But perhaps there is another, more uplifting, reading. But for that, I will need to talk a little Hebrew grammar. In the Torah, there is something called vav ha-hipuch, a vav before a verb which changes a future tense verb to past and a past tense verb to future. Thus, yomar means “he will say.” Va-yomer means “he said.” Similarly, in the verse I just read bacharta means “you (singular) chose”; so u-vacharta – “you will choose.” But since Moshe is making a plea not a prediction, most translations change it to the cohortative “choose” — choose life.

But consider this: what if this is not an example of vav ha-hipuch, but rather a plain vav ha-chibur, the simple conjunction “and.” Then the verse would read “I have put before you life and death, blessing and curse, and you chose life.”

In the traditional reading, life and death, and blessing and curse are seen as alternatives, choose (a) or (b). But in this alternative reading, as I will explain, they can be seen as two sides to the same coin.

In the Garden of Eden, God gave Adam and Eve a choice. You can abstain from eating of the tree of knowledge of good and evil and stay forever in the garden with all your needs provided for, or you may partake of the fruit of the tree and be banished from the garden, live on earth, till the soil by the sweat of your brow and give birth in pain. As we all know, they chose life.

I like to think of this not as a creation story but as a parable, that every soul is given this choice: you can remain an ephemeral, lifeless being and exist forever in the cosmos, or you can choose to live on earth, with all its ups and downs, its blessings and curses, life and eventual death. And of all the untold number of souls given this choice, only a small minority chose to take the red pill, choosing life with all its highs and lows, freedoms and restrictions, adventure and mortality. By very definition, each of us here is one of those bold few.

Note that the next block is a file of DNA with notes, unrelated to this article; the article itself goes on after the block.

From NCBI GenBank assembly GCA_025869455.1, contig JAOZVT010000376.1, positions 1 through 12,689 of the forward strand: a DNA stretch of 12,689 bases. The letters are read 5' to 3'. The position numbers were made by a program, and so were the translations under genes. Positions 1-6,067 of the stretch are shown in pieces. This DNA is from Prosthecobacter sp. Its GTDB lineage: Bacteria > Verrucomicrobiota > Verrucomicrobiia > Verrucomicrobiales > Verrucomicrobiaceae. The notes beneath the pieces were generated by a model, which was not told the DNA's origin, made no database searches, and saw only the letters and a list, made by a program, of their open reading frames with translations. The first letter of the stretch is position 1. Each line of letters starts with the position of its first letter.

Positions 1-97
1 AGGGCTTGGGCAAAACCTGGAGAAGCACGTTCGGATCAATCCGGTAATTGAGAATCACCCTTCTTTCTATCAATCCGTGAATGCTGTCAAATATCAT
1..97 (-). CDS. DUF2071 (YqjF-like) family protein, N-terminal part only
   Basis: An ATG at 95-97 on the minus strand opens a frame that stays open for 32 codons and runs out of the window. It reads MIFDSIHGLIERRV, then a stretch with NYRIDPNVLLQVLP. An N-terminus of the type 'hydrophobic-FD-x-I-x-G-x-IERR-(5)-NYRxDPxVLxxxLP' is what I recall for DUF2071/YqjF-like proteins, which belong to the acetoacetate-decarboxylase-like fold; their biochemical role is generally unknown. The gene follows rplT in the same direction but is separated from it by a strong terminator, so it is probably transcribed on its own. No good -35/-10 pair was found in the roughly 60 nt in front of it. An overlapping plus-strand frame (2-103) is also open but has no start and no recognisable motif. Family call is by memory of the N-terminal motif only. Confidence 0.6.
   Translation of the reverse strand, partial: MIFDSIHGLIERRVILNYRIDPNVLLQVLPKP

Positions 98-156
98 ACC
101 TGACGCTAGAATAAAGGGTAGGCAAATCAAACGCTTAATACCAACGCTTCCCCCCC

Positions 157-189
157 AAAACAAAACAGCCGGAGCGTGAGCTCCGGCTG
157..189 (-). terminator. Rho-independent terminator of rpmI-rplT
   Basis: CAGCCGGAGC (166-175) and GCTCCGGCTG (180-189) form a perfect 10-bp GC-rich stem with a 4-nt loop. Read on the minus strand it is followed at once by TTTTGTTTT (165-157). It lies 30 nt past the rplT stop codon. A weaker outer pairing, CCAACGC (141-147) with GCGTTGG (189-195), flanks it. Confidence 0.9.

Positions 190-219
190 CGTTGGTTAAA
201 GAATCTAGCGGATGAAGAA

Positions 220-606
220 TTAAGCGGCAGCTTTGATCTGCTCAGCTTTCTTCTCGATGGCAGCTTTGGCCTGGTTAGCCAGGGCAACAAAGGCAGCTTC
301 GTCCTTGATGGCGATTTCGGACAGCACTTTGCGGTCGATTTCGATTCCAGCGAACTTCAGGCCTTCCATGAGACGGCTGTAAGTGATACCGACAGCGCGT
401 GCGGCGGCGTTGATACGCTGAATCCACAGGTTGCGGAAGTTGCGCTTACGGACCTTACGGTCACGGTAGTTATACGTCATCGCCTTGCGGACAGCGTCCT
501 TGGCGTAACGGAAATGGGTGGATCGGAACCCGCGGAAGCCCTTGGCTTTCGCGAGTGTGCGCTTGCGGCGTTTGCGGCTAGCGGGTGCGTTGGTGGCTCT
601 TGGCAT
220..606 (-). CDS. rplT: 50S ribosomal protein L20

Perhaps this is what God, through his servant Moshe, was saying to the people then and, through our reading of this parsha each year, to us today. You knew the consequences of the choice I set before you and you chose life on this earth. But with that great power comes great responsibility. The price of experiencing this corporeal life is the occasional misfortune and heartache. Sure, follow my commandments and I will lessen those for you. But they won’t go away. They are, after all, a part of life.

In Jewish literature and liturgy, God is variously described as a master and we his servants, or as a king and we his subjects, or as a father and we his children. But according to Rabbi Sacks, the metaphor most embraced by the prophets is that of husband and wife, a covenantal relationship created and maintained by mutual commitment.

Married couples make a lifetime commitment to marry “for better or for worse, till death do they part.” But every now and then they may find it helpful to renew those vows. We have that same opportunity. Every year about this time, we participate in an intense 10-day couples’ retreat. We admit our mistakes from the previous year and re-commit to trying to do better this coming year. We share with our partner what we expect from them and listen to their needs of us.

Starting tomorrow evening, we will all be Nitzavim, standing before God in that annual couples’ retreat. As you beat your chest and try your hardest to be remorseful, imagine God saying to you: I set before you all the terms of the contract, life and death, blessings and curses. And with full knowledge of the consequences, you signed on the dotted line, you gave your informed consent, and you got life. Now, keep up your end of the bargain, and live it, fully and honorably.